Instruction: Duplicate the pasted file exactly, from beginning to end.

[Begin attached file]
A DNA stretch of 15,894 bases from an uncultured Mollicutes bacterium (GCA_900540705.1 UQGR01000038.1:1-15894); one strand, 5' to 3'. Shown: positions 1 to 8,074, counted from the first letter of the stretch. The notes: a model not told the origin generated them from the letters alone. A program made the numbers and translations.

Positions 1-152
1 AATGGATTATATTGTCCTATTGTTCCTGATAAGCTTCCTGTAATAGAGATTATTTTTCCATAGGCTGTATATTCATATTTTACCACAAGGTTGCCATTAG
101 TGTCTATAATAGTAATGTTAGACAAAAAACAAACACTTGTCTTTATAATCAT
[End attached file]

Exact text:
A DNA stretch of 15,894 bases from an uncultured Mollicutes bacterium (GCA_900540705.1 UQGR01000038.1:1-15894); one strand, 5' to 3'. Shown: positions 1 to 8,074, counted from the first letter of the stretch. The notes: a model not told the origin generated them from the letters alone. A program made the numbers and translations.

Positions 1-152
1 AATGGATTATATTGTCCTATTGTTCCTGATAAGCTTCCTGTAATAGAGATTATTTTTCCATAGGCTGTATATTCATATTTTACCACAAGGTTGCCATTAG
101 TGTCTATAATAGTAATGTTAGACAAAAAACAAACACTTGTCTTTATAATCAT